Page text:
Luxury quartz watches


Breitling combines classical watchmaking with modern quartz technology with the A78363 Airwolf


Now let’s move into the world of luxury quartz watches. These are the watches that start to have a cost with a comma in the price tag. Breitling’s Superquartz movements are an example of what comes next as we move up the price ladder. A quartz crystal’s oscillation rate will vary slightly if it is heated or cooled, and this can lead to a quartz watch losing or gaining more time than it should. The Breitling movements are thermocompensated, which means the circuitry considers changes in temperature and adjusts the measurement of the oscillation in the crustal accordingly. These movements are still within 15 seconds a year, but that will not change if you are in a snowball fight or jogging on the beach. The other price factor is that this is not your plastic gear train. The movement is a Swiss-made metal gear train like you would expect to be attached to a fine mechanical timepiece. This is a movement that can be repaired and will be inside a well-finished case. This is where traditional watchmaking in case design, dials, hands, and bracelet meets the modern technology of quartz. It’s not simply the movement you are paying for but the entire watch.

High-accuracy quartz watches

Grand Seiko 9F movement is not your mall watch quartz movement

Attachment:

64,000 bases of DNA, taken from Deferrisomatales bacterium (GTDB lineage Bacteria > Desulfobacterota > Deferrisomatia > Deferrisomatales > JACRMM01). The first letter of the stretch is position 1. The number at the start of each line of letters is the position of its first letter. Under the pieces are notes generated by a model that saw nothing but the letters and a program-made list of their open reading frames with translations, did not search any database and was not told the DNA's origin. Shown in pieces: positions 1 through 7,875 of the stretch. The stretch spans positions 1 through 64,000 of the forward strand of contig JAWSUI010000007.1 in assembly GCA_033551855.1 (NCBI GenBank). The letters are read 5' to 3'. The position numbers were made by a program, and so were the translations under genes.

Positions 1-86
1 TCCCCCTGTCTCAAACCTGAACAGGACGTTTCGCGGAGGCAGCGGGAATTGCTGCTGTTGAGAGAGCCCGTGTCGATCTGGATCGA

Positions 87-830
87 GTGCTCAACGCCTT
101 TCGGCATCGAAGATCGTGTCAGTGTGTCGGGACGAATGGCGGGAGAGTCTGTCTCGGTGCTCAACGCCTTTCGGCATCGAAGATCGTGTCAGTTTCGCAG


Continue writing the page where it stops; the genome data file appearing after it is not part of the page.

High-accuracy quartz, for when you never want to be late. To do better than the standard quartz watch, you need to have a better quartz crystal. Seiko, the inventors of the quartz wristwatch, grow their own quartz, and after cutting them into the tuning fork shape, tests the crystal. Seiko will run a current through the crystal for 90 days to test the accuracy of the oscillation, something that can change very slightly depending on any flaws in the crystal. The most accurate ones will be put into the Grand Seiko 9F movements. The 9F movement has an accuracy of 10 seconds a year, is hand finished, uses a dual impulse motor to control backlash of the second hand, is encased in a dustproof seal, and is meant to be serviced so that it can last several lifetimes. This is a movement that should be admired for its attention to detail as much as its accuracy. To take it a step further, Grand Seiko will release limited editions that have a five-pointed start on them that indicate an accuracy of 5 seconds a year. These are the watches that get only flawless crystals to ensure their best timekeeping.


The addition of the Star at 6 o’clock means this quartz watch is accurate to within 5 seconds a year


If you want an accurate watch, then the basic quartz option will do. It will not be something worth passing down, or even last past a battery change or two. If you want something that is both accurate and worthy of being a lifelong companion, then getting a watch that pays attention to both accuracy and build quality of the watch is what you should look for.

You can see all of the Crown and Caliber quartz watch options here.

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Latest comment
  • Thank you for a great article on an often overlooked but significant segment of the watch world.
    One thing I’d like your thoughts on though: when one has a luxury quartz watch with a mechanical gear train, like the airwolf pictured, but it is not in the owner’s standard rotation, what is the best way to prevent wear and tear as it sits for long periods? say, if it is not going to be worn for weeks or perhaps a month or two, for example?
    Asking for a friend…